Those boxes of vegetable broth are super handy and all, but during soup and stew season, they can really make a dent in the ol’ pocketbook.
I do like to make my own vegetable broth at home (and when I do it from veggie scraps, it’s pretty much free!) I love the method I blogged about here, but it also requires a lot of stove-top time, which means I have to make it on a day when I know I’m going to be home for awhile.
I love my homemade veggie broth and I love my slow cooker. Why couldn’t the two work together for some easy hands-off cooking time? Well, as it turns out, they can! Hallelujah.
Making slow cooker vegetable broth couldn’t be easier. No, really. Here’s how to do it!
gather your vegetables
There are two ways to go about this: keep a bag for scraps in your freezer, or buy fresh veggies.
I like to keep a gallon-size bag in my freezer, and that’s where I stash clean onion skins, carrot sticks beginning to wilt, and the ends of celery. If I end up with some leftover parsley or other herbs, I might throw them in there as well. It doesn’t take long before that bag is bursting at the seams and it’s time to make some broth.
Another option is to go out and buy some carrots, celery, and onions. I find that about 1 pound of veggies = 4 cups of broth.
My freezer bag is usually about 3 pounds worth by the time it’s stuffed to the gills. So that’s a good 12 cups of broth each time I make a batch. Gotta love it.
cook the broth
Add veggies and water to your slow cooker. Again, we’re talking 4 cups of water per 1 pound of vegetables. If you don’t have a scale, 1 pound of carrots, onion, and celery is about 5 cups. But even if neither of these measurements are exact, no worries! This is a pretty forgiving formula.
So, veggies + water. Check. Now, throw in a few peppercorns and a couple of bay leaves and put the lid on the slow cooker.
Cook on low for 8-10 hours (or on high 4-5 hours). And leave it alone! If you keep stirring it, the slow cooker loses its heat (and your broth might get cloudy, which doesn’t necessarily affect the taste, but it’s not as pretty).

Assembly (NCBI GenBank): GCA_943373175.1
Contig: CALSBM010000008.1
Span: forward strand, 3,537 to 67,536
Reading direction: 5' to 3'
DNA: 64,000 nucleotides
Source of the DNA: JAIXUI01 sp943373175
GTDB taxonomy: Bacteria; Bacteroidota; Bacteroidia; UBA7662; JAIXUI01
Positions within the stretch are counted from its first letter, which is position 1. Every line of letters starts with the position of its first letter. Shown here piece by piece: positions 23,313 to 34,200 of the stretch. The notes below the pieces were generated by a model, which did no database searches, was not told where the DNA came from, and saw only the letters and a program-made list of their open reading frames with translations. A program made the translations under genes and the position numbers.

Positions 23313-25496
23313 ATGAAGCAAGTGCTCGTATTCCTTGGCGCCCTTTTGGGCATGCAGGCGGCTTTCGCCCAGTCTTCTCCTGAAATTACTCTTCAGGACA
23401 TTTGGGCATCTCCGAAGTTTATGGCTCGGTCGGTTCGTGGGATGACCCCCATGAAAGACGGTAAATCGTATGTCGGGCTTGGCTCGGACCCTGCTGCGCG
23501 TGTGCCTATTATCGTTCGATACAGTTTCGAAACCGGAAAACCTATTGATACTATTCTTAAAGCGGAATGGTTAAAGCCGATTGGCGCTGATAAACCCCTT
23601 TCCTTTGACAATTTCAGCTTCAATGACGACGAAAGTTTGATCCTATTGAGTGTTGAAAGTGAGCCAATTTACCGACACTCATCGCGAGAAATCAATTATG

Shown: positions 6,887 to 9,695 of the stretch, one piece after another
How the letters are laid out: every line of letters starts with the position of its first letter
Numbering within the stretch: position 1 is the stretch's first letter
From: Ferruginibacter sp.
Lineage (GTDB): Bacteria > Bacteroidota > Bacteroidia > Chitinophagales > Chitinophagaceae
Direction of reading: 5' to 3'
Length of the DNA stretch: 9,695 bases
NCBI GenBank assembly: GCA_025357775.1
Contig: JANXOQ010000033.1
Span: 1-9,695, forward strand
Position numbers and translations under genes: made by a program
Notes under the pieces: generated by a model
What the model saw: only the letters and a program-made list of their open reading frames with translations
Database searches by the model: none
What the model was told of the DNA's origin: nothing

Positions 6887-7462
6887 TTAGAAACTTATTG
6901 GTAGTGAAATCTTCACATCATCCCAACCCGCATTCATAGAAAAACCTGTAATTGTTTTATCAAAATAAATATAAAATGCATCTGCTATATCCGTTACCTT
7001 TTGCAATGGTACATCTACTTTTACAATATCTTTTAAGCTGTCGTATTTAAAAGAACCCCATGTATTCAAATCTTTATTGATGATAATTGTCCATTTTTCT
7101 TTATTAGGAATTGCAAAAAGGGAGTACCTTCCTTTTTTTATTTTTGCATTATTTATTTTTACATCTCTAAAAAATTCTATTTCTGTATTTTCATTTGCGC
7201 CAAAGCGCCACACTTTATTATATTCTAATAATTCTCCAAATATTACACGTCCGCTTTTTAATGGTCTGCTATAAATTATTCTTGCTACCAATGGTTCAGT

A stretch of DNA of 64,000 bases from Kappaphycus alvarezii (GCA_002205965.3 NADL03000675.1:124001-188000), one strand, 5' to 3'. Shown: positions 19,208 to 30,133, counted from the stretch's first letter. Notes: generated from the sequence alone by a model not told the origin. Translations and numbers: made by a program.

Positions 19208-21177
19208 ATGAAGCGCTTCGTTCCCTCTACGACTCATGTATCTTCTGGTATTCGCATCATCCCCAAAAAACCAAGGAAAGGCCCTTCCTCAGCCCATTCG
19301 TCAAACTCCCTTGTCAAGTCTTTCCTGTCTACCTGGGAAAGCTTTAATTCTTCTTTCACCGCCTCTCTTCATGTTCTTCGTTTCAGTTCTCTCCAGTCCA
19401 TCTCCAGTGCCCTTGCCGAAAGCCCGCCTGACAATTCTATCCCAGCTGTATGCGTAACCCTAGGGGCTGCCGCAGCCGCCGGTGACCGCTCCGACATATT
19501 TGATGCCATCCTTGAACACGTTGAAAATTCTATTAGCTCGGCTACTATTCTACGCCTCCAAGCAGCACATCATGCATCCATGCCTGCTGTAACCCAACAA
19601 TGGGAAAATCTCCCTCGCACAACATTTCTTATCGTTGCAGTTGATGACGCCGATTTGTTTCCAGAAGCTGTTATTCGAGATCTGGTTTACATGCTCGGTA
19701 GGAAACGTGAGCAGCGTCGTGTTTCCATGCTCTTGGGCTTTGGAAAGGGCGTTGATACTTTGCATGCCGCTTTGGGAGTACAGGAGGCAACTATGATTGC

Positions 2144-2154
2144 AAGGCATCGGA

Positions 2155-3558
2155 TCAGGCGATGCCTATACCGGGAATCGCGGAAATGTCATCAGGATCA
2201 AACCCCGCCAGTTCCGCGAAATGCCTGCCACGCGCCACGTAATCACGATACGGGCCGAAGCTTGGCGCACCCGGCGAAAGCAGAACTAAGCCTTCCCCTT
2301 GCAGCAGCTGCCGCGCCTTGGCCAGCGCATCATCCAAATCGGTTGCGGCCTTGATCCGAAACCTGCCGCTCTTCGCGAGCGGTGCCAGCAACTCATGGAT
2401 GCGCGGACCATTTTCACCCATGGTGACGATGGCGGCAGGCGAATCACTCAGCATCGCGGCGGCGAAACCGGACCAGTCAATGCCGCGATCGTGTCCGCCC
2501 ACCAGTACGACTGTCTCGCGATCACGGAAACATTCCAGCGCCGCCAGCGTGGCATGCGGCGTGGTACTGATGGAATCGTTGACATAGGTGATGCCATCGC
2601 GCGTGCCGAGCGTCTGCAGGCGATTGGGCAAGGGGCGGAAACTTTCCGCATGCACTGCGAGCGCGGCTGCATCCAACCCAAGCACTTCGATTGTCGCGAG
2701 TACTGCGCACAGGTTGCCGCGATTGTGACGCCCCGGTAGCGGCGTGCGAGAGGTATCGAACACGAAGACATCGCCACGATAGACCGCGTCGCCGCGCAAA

drain and strain
Your broth is done when it’s golden and the veggies are super tender. Remove the lid from the slow cooker and let the broth cool for a bit.
Use a wooden spoon to gently press on the veggies in the Crock Pot to release a little more flavor. And then it’s time to drain! Grab a large bowl and set a colander over the top. Make sure you’re near your kitchen sink! Now carefully pour the mixture into the colander and discard the cooked veggies.
You’re getting closer!
NOW set a fine-mesh sieve over another bowl (or rinse your slow cooker out to use that). And pour the broth over the sieve to get the last bit of sediment out.
Hey look at that! That’s some beautiful broth you have there.
At this point, you can add some salt. If I’m adding salt, I go for about 1/2 teaspoon of kosher salt per 4 cups of broth. But usually I just leave my broth unsalted, adding salt to the recipe I’m using it in instead.
store your homemade vegetable broth
And now it’s time to store your broth! I store it in either mason jars or freezer bags, usually in 2-cup increments. It keeps for about 5 days in the fridge, for several months in the freezer.
Note that if you freeze your broth in mason jars, you should only use straight-sided jars and fill only to the fill line to allow for expansion. Otherwise, you may be looking at a cracked jar. No bueno!
To use the broth, I usually pull it out of the freezer and place it in the fridge to thaw 12-24 hours ahead of time.
When I’m desperate, I have tried to thaw broth on the stovetop or I stick the freezer bag in a bowl of hot water and I tell ya, it’s a pain. So I still do keep boxes on hand for last-minute broth needs, but I use it a lot less now. That’s still a ton of money saved!
Slow Cooker Vegetable Broth
- 3 pounds vegetables (frozen scraps or fresh veggies - a combination of carrots, onions, and celery. I also like to throw in some parsley and maybe a few other fresh herb scraps, but suggest using them sparingly as they can really alter the flavor of your broth)
- 12 cups water
- 1-2 bay leaves
- 1 teaspoon whole black peppercorns
- 1 1/2 teaspoons kosher salt
- 6 quart or larger slow cooker
- Add veggies, water, peppercorns, and bay leaves to your slow cooker.
- Cook on low for 8-10 hours (or on high 4-5 hours), until the broth is golden and the veggies are very tender.
- Remove the lid from the slow cooker and let the broth cool for a bit.
- Use a wooden spoon to gently press on the veggies in the slow cooker to release a little more flavor.
- Grab a large bowl and set a colander over the top. Make sure you're near your kitchen sink! Now carefully pour the mixture into the colander and discard the cooked veggies. Set a fine-mesh sieve over another bowl (or rinse your slow cooker out to use that). Pour the broth over the sieve to strain out the last bit of sediment.
- Add salt if desired.
- Keeps refrigerated in an airtight container for about 5 days, or you can freeze it for later use. Freezer bags are the easiest. To thaw, pull it out of the freezer and place it in the fridge to thaw 12-24 hours ahead of time.